When it comes to the music industry, Antonio “L.A.” Reid has carved out a career so amazingly impressive that few can—or ever will—match.
Through TLC, Outkast, Usher and dozens of others, Reid’s knack for discovering diverse talent is so extraordinary that one can’t help but marvel at his accomplishments.
In Sing to Me: My Story of Making Music, Finding Magic, and Searching for Who’s Next, his memoir written with Joel Selvin, Reid vividly takes readers on a musical journey via fascinating stories and rare photos that chronicle his modest beginnings as a young musician in Cincinnati, to his storied and adventurous path to becoming one of the most successful music executives in history.
Reid was a struggling musician who hit his stride when his early ‘80s band, Pure Essence, gained local attention in and around Ohio. Once that group disbanded, he brought Kenny “Babyface” Edmonds into the fold with his next band, The Deele. Soon enough, the two realized they had become a solid producing and songwriting team and left the group to form LaFace Records.
He goes on to detail LaFace’s skyrocketing success, initially driven by the multi-platinum-selling group TLC (cultivated by Reid’s then-wife, Pebbles), Toni Braxton (“First Lady of LaFace Records”), and hip-hop duo Outkast. In addition to turning the aforementioned into household names, he also made stars out of pop singers P!nk and Avril Lavigne, orchestrated Mariah Carey’s “comeback” (via The Emancipation of MiMi), and helped officially introduce Kanye West, Rihanna, and Justin Bieber to the world.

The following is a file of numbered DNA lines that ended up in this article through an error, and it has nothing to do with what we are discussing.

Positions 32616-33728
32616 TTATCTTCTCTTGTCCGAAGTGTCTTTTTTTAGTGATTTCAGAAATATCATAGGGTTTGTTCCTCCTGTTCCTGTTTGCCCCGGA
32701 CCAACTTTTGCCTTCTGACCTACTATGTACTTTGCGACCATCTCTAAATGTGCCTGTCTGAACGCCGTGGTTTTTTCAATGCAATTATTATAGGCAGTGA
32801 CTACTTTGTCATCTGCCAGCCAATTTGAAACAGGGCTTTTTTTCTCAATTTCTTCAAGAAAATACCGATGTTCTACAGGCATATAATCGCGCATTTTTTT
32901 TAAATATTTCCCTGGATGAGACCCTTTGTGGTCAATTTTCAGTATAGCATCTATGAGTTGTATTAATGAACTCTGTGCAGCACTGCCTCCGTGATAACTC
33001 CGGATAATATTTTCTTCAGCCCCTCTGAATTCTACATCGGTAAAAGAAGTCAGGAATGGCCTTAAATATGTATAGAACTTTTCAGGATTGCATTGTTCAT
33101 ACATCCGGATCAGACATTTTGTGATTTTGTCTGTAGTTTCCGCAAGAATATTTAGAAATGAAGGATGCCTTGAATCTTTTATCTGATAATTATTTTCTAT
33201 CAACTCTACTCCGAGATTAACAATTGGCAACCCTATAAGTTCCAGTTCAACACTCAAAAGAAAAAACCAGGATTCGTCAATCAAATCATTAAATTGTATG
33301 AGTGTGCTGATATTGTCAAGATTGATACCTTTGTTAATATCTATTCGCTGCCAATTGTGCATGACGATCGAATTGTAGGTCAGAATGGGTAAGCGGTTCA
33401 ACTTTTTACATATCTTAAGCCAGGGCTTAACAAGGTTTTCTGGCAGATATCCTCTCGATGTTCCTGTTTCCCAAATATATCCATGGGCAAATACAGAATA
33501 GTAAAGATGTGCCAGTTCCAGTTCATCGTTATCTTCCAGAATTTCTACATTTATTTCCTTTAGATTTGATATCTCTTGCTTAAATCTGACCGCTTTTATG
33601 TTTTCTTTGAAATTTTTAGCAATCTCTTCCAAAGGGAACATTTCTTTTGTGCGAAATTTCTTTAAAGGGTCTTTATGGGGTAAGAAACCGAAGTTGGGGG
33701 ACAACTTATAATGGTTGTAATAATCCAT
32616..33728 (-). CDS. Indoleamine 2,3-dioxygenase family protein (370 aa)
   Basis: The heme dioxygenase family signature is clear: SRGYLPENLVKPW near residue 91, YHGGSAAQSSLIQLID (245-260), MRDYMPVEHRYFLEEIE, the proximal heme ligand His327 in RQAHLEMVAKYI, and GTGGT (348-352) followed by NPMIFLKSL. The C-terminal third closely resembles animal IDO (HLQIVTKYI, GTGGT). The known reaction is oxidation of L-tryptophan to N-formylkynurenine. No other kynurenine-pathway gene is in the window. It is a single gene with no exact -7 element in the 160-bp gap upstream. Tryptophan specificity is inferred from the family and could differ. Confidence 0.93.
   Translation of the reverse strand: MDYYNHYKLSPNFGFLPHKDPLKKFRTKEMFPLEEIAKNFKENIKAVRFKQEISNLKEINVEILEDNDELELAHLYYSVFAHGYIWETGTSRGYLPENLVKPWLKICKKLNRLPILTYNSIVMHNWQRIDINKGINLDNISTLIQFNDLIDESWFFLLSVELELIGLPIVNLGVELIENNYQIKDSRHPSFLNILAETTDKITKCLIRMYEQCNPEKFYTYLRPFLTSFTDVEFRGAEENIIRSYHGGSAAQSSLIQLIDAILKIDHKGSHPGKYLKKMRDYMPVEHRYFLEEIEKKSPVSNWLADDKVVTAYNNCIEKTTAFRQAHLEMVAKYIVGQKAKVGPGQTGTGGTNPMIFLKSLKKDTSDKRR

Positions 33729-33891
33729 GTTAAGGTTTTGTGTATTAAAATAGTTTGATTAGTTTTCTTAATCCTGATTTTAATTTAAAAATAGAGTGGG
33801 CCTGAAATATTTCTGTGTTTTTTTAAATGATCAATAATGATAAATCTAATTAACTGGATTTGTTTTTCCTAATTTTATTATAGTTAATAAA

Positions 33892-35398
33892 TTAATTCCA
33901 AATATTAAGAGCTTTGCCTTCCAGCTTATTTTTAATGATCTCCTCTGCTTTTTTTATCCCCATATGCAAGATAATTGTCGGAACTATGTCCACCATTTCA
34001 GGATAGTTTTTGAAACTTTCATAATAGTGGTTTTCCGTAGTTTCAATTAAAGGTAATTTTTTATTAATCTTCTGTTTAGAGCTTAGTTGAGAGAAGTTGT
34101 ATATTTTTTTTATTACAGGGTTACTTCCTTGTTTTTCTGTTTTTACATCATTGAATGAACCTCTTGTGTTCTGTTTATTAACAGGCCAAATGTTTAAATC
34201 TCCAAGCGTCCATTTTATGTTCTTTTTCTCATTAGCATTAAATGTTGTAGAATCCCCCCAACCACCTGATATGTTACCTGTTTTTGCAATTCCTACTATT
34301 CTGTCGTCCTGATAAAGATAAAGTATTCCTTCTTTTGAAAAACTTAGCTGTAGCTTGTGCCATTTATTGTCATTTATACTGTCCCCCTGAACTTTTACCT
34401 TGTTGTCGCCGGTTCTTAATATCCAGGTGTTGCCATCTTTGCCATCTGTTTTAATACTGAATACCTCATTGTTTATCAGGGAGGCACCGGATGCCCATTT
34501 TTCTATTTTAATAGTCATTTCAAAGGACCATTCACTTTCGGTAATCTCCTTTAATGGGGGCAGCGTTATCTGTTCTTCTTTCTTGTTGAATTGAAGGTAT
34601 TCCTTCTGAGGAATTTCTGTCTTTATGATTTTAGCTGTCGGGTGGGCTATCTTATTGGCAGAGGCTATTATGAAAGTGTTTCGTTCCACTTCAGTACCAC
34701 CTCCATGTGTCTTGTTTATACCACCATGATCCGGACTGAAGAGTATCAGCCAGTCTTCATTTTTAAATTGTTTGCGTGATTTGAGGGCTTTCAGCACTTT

What lies at the heart of Reid’s memoir is his perseverance despite the many personal and professional ups and downs of his career: turbulence in his partnership with Babyface, the highly-publicized Toni Braxton and TLC bankruptcy drama, the breakup of his marriage to Pebbles (he was torn between her and TLC), and being fired from Arista after taking over the helm from legendary industry executive, Clive Davis.
The book isn’t all about business, though; readers will undoubtedly enjoy the many “Whoa!” moments including the “Usher v. Tevin Campbell” problem (Babyface simply didn’t think much of the former at the time), his eyewitness account of the infancy of Whitney Houston and Bobby Brown’s relationship, and perhaps the juiciest part of the book, i.e., confirmation of the rivalry and highly contentious relationship between brothers Michael and Jermaine Jackson.
While he details a lot of the “hits”in his career, he doesn’t hesitate to point out two major “misses”: Setting up the infamous, career-damaging Whitney Houston interview with Diane Sawyer, and “the one that got away,”Lady Gaga, humbly admitting that, initially, he just didn’t see her “it factor.”
Sing to Me is a very interesting, behind-the-scenes account about one man’s talent and vision that helped him become one of the music business’ major players and who, at his core, continues to influence the industry and evolve, one artist at a time.
LaShawn Williams is a freelance writer and editor from Chicago, Illinois. She is an arts and entertainment enthusiast who has a serious thing for stand-up comedy, music and dance. Follow her on Twitter: @MsWilliamsWorld.